That's Why I Call It Crazy Love
Content warning: Physical and emotional abuse
When I was 22, a few weeks before I met the man who physically abused me, I told my roommate I'd never be stupid enough to let a man beat me.
I wish I'd known that abusers never hit you on the first date.
I wish someone had told me that at first, you feel like he's the best thing that ever happened to you. He's the sweetest, kindest, most romantic man in the world. But then he quickly, often without you noticing, gets possessive and controlling. He wants to know where you are and who you are with and what you are wearing — every second of the day. He smiles and kisses you and says he just wants to know because he's never loved anyone so much, because he was hurt in the past by another girlfriend, or because he needs to know you are safe in order to sleep at night.
I wish I'd known that girls 18–24 experience some of the highest rates of abuse by past or current partners.
Even though I'd graduated from Harvard University and lived in Spain, I was so naïve. I didn't understand that relationships can turn violent no matter how smart you are, where you live, what your family is like, or what religion you practice.
I wish I'd known that abuse usually first happens when you feel most in love and most vulnerable — when you move in together, get pregnant, or get engaged. He knows it's harder for you to leave then. My abuser first beat me five days before our wedding. I married him anyway. Isn't that crazy? That's why I call it "crazy love."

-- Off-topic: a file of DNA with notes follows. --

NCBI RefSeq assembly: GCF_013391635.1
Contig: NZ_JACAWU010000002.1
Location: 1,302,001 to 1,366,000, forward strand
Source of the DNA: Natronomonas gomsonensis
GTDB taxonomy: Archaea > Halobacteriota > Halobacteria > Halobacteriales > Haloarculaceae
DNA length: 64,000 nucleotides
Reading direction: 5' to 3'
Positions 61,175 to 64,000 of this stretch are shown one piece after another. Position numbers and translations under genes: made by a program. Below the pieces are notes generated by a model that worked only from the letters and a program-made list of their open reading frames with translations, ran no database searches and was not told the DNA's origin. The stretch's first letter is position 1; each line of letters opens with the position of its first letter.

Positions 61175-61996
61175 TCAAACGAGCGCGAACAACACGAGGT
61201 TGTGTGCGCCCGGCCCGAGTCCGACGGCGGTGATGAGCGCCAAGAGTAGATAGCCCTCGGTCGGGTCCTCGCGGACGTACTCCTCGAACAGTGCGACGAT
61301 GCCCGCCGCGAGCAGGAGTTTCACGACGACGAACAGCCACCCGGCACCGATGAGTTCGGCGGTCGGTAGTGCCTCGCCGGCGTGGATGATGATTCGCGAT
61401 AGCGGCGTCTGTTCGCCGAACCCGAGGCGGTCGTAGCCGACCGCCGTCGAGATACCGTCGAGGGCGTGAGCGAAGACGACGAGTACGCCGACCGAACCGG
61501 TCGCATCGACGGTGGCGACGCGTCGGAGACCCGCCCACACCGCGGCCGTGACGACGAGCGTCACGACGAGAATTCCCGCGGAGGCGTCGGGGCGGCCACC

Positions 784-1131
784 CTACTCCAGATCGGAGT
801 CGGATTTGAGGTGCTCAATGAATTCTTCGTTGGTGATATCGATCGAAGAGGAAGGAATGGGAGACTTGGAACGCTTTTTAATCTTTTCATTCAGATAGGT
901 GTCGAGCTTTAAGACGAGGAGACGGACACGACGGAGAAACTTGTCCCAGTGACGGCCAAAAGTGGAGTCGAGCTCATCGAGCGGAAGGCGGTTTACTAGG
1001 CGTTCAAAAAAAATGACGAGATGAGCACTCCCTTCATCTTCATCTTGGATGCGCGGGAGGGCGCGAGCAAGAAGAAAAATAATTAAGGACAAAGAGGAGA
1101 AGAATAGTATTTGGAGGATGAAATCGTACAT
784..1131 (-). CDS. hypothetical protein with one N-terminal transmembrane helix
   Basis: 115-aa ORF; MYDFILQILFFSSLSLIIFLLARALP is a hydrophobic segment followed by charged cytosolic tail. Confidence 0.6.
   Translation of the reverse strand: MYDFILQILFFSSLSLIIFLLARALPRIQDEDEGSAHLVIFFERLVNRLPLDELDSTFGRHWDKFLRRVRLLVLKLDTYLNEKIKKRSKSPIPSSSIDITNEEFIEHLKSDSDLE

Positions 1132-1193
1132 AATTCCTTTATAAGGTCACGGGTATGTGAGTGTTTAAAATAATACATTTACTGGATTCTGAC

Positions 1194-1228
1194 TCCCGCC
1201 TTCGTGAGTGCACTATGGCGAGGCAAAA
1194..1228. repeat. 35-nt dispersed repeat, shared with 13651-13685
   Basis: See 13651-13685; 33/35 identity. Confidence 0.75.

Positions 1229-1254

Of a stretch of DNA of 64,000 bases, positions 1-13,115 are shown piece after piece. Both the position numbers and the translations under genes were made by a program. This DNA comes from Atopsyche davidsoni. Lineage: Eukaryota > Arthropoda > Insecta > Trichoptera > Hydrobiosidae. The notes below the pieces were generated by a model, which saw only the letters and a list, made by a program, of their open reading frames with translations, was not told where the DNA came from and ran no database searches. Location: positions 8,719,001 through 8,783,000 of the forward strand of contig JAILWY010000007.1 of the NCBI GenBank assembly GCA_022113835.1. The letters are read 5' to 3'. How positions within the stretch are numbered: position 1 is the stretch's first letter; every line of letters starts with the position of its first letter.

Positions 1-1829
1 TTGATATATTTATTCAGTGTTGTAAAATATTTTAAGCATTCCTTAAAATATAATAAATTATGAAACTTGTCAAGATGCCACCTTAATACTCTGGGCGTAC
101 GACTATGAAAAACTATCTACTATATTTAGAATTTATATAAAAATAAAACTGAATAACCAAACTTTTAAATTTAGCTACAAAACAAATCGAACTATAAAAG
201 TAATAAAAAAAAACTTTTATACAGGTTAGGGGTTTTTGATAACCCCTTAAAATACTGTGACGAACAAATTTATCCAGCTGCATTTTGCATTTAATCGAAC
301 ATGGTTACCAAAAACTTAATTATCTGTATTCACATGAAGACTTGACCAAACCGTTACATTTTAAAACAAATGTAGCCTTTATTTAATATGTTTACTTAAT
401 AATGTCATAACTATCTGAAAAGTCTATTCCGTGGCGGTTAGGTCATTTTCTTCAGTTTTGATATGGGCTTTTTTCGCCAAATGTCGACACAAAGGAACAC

I know now that no one has the right to scare you or hurt you. No one has the right to force you to stay when you don't want to. Today, I know that true love is never crazy.
I was lucky. I left my abuser after four years of small indignities: Him telling me how much makeup I could wear, who I could call on the phone, and how short my skirts could be. Plus bigger problems like having him hold a gun to my head, pushing me down stairs, and punching me in the face.
I learned my lesson the hard way. I'm telling you because I hope you can learn the same lesson without being abused. Try to recognize and avoid partners who control you and disguise manipulation as true love. We all deserve to be loved, and no one deserves to be hurt in the name of love.
The statements and opinions in this blog post are those of the author and do not necessarily represent the views of the U.S. Department of Health and Human Services' Office on Women's Health.